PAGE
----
The author, Kellie Clock, making cheeseburgers for her friends abroad.

My first experience abroad was as an exchange student in high school. Before I left for Finland, I was warned that I might encounter people who had negative views toward the United States. I was told to be careful not to stand out too much and to be cautious when in a large group of other Americans. Happily, I only encountered people who were genuinely curious and intrigued by the United States, but they did ask me questions that were difficult for one high school girl to answer. I was only 16 years old, had only lived in Michigan, and did not want to say something that could somehow damage that person’s opinion of all Americans. I slowly learned how to turn these conversations around a bit in order not to feel as though I had the fate of my entire country sitting on my shoulders. They worked for me, so I offer them hoping they might help someone else:



ask them if they have an opinion on the question they’re asking you. If they do, ask if they know what influenced that opinion. That could help give you a starting point to try and answer their question the best you can.


explain that you are from Michigan, or another state, and that you have only experienced life in that one part of a country which is home to 318.9 million people. If you’re comfortable doing so, you can share your opinions – but help the person understand that yours is not the only viewpoint coming from the United States.


if you don’t want to answer them or if you feel uncomfortable and confronted, you can politely say, “I don’t know”. You might get, “Oh come on, you’re American, you have to know” but just know that you absolutely do not have to know.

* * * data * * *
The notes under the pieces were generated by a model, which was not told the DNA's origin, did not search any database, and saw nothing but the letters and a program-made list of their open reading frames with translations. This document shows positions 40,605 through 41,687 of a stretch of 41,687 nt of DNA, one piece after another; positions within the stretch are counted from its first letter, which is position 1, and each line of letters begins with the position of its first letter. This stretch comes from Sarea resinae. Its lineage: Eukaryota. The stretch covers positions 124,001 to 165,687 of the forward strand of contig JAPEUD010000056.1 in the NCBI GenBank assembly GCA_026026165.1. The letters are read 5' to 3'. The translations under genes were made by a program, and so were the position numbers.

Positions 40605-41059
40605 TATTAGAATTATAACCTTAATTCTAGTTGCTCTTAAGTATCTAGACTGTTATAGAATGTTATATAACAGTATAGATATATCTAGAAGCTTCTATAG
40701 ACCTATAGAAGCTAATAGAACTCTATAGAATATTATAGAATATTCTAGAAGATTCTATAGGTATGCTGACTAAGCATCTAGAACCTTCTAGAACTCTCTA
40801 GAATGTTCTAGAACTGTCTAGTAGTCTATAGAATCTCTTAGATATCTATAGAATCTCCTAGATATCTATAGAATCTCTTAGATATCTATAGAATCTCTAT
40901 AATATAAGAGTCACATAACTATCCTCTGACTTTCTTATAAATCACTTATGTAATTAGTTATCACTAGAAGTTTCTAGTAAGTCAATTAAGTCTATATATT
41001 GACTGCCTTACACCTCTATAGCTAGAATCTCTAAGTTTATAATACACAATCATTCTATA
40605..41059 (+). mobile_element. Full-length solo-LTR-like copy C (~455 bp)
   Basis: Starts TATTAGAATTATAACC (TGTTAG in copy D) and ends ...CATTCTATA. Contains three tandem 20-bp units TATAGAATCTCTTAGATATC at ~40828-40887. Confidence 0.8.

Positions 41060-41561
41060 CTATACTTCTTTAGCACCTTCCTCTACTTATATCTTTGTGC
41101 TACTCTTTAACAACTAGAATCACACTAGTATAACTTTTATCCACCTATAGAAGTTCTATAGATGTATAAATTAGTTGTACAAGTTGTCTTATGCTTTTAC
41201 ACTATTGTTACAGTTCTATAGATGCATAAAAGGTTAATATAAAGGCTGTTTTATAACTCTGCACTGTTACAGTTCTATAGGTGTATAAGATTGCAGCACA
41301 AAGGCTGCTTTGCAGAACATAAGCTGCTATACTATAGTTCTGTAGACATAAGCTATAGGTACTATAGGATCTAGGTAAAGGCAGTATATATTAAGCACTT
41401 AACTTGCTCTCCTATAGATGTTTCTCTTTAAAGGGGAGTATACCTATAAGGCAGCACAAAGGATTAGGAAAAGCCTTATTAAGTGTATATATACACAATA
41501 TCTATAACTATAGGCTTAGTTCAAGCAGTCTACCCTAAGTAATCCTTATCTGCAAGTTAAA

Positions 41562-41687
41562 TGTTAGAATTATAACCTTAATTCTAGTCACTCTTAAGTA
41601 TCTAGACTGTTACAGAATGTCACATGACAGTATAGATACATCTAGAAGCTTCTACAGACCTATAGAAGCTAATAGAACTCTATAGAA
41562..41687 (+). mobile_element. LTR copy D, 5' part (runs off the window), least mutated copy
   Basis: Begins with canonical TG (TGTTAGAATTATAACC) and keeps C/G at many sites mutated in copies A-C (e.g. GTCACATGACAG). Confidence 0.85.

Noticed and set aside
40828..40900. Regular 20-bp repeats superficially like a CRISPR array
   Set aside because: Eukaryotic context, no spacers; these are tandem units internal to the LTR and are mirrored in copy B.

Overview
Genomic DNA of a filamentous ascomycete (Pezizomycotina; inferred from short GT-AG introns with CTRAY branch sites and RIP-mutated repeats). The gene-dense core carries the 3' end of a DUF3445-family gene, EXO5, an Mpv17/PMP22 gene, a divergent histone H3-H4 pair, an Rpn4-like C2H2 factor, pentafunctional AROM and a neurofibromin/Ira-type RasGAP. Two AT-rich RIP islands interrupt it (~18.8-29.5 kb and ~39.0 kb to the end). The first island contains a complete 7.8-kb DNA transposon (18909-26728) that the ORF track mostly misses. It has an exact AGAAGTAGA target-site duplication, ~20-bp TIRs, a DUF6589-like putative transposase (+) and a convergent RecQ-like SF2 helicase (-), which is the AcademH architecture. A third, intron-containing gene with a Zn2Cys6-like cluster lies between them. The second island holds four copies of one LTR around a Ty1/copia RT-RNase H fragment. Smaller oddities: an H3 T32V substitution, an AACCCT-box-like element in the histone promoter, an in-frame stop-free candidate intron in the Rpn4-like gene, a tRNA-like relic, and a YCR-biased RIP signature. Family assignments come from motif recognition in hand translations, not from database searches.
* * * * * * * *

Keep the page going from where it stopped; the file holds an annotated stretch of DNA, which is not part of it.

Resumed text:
There were so many nights during my second study abroad program in the Czech Republic when my international friends would ask me question after question about American customs, history, culture, and topics in which I was no expert at all. I would try my best to answer their questions using my view point, my background, and my culture – and they genuinely valued that. I think they really appreciated being realistic and answering honestly, and loved that I had I asked them about themselves and their home countries in return. Several of the students I met while studying abroad told me that I had changed their opinion of Americans and the United States for the better, all because I was willing to have an open conversation and to ask questions in return. The pride I felt in being an ambassador for my home made the experience that much better.

Beglian National Day - Brooke Buckley.NEF

Studying abroad is incredibly important for so many reasons, and the opportunity to teach others about yourself goes hand in hand with learning about them. Take this opportunity to learn about yourself and your home country as people ask you question after question.

Answer when you can, be honest when you can’t, and always ask them about themselves in return. You’ll all learn something, and perhaps you’ll each change your mind about the other. Each time that happens, the world benefits from more understanding – so be proud that you are doing your part.